Closest to the theme seemed to be by Northrop Grumman, which has worked on a flexible Conformal radar antenna under the LOBSTAR (Low-Band Structural Array). This should form a sort of flat panel (with the possibility of shaping into the airfoil), the radar waves to rely solely on its leading edge open. The fact that it was a low-frequency system, it was possible the actual radar beam quite easily be directed to the sides and cover so large an area of ​​land and airborne targets. Similarly, incorporation of electronics into a sandwich composite allowed to use the antenna itself as a leaf surface and thus save a substantial part of the parasitic weight. Although the first draft quite logically based on the formulation developed by the RQ-4 Global Hawk, will soon have also been developed process to the final version of the flying wing.

Northrop Grumman SensorCraft ISR intelligence reconnaissance surveillance UAV AFRL unmanned aerial vehicle platform airplane stealthy high aspect ratio flying wing

The resulting design with a wingspan of 62.5 meters and a maximum take-off weight at 57 tons is quite similar to the initial study bomber B-2, but with a shorter length. Is driven by two engines, which allow the life in the air for up to two days without refueling in the operating height of 18 km. Due to the large margin must in this case totally flexible wing, while in the outer parts to be placed too high frequency radar to detect airborne targets at long distances. Conformal X-band radar for serving primarily the accurate detection of targets located closer to the fuselage on the leading and trailing edge. Considerable bending wings and thus substantially changed the entire shape of the radar antenna must be compensated by software very powerful computer with a capacity of the order of TeraFLOPS. As part of the award of contracts built by Northrop Grumman and a scale model of the wings and the central part of the fuselage for the total bending tests and structural integrity.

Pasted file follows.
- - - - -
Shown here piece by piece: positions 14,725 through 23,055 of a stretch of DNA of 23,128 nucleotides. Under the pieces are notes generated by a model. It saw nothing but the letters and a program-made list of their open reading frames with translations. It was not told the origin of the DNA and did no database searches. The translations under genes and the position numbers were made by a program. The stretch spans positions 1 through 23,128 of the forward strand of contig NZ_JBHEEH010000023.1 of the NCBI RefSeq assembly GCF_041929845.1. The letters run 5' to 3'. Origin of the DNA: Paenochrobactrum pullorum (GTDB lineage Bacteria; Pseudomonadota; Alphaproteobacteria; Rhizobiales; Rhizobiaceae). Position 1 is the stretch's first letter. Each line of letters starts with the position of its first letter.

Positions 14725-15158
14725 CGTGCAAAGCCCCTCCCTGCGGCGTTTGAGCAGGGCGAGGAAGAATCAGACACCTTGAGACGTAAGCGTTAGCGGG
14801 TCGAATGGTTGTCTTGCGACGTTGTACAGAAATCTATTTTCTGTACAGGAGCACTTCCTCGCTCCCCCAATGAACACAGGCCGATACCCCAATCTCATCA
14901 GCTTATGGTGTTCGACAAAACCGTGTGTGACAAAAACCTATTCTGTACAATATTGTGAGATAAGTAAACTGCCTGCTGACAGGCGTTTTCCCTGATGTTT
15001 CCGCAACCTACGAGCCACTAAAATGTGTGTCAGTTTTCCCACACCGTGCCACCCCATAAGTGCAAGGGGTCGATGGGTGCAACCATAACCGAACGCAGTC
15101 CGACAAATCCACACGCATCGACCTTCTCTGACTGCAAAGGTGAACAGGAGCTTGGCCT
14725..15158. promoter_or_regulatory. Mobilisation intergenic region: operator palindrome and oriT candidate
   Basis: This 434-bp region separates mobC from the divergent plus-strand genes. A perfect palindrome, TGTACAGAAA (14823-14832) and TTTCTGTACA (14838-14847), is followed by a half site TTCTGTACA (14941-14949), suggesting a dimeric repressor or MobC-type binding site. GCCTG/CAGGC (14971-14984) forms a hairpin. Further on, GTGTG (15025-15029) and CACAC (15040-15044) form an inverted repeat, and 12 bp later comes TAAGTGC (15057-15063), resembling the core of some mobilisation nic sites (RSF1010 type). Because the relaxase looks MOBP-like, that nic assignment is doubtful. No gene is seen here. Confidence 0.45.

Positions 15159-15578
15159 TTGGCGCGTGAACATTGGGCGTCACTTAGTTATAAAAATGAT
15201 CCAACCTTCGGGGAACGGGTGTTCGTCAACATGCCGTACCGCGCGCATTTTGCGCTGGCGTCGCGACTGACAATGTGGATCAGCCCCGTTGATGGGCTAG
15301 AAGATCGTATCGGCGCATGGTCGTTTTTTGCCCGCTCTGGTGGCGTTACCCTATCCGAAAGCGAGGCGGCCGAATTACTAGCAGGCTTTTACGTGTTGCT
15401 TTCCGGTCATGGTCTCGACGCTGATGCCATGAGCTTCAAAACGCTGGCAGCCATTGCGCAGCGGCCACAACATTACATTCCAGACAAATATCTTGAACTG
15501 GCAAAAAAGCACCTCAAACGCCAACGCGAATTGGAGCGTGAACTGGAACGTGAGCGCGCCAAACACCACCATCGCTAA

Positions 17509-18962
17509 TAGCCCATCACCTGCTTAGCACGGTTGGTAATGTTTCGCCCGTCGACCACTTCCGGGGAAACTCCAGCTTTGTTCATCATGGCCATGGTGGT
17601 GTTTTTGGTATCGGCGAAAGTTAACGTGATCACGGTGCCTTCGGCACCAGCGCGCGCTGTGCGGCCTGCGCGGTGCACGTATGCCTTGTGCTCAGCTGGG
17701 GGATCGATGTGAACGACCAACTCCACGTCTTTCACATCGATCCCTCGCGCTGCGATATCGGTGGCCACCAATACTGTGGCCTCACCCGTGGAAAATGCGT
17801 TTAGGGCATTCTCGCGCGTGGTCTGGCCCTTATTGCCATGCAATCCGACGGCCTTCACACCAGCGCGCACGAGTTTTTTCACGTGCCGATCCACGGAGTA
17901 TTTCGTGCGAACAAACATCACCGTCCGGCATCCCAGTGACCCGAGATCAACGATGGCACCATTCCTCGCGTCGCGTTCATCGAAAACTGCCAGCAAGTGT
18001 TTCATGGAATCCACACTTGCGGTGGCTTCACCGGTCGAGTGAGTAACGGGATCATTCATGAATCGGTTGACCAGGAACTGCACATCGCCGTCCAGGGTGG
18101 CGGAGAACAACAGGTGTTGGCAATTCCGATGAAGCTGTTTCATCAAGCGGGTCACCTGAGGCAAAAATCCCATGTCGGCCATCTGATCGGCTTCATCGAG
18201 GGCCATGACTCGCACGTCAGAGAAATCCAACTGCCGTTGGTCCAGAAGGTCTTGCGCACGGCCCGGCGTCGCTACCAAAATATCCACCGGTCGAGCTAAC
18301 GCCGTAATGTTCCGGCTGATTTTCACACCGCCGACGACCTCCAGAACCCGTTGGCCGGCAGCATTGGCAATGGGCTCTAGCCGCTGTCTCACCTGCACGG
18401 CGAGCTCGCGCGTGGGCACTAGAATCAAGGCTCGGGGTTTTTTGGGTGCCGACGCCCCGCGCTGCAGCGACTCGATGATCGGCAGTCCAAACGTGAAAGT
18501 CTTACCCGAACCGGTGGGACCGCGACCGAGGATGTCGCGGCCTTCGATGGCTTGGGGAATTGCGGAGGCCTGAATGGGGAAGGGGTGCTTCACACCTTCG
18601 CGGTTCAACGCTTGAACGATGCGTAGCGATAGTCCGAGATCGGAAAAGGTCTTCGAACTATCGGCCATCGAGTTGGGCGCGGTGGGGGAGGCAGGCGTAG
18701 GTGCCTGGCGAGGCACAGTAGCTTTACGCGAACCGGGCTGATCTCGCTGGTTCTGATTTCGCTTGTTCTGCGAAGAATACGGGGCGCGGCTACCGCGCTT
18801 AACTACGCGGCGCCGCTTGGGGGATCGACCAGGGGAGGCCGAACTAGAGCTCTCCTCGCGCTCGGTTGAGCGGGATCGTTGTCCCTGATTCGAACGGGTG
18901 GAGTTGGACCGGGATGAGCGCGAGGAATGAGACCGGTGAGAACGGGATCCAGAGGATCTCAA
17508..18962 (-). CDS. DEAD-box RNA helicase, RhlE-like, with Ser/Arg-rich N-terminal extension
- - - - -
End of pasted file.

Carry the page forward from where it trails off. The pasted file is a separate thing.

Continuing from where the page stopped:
Source
edit on 7-12-2013 by Sammamishman because: (no reason given)



posted on Dec, 7 2013 @ 10:11 PM
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reply to post by Sammamishman
 


Nice find. You don't see that one out there much.



posted on Dec, 8 2013 @ 03:01 AM
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Zaphod58
reply to post by Sammamishman
 


Rumor is that something will be at Edwards sometime next year, which if it is for one of the upcoming competitions, means that chances are we'll see the competing entry come out as well.

Yep, South Base, more specifically..

Should be ready for receiving by May '14, from what I've heard



posted on Dec, 8 2013 @ 03:28 PM
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reply to post by weavty1
 


A UAV or a manned plane this time ? in Edwards.



posted on Dec, 8 2013 @ 03:36 PM
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reply to post by darksidius
 


Now now, that would be telling. You'll just have to wait.



posted on Dec, 8 2013 @ 07:54 PM
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reply to post by Zaphod58
 


Grrrrrrrrrrrrr!!!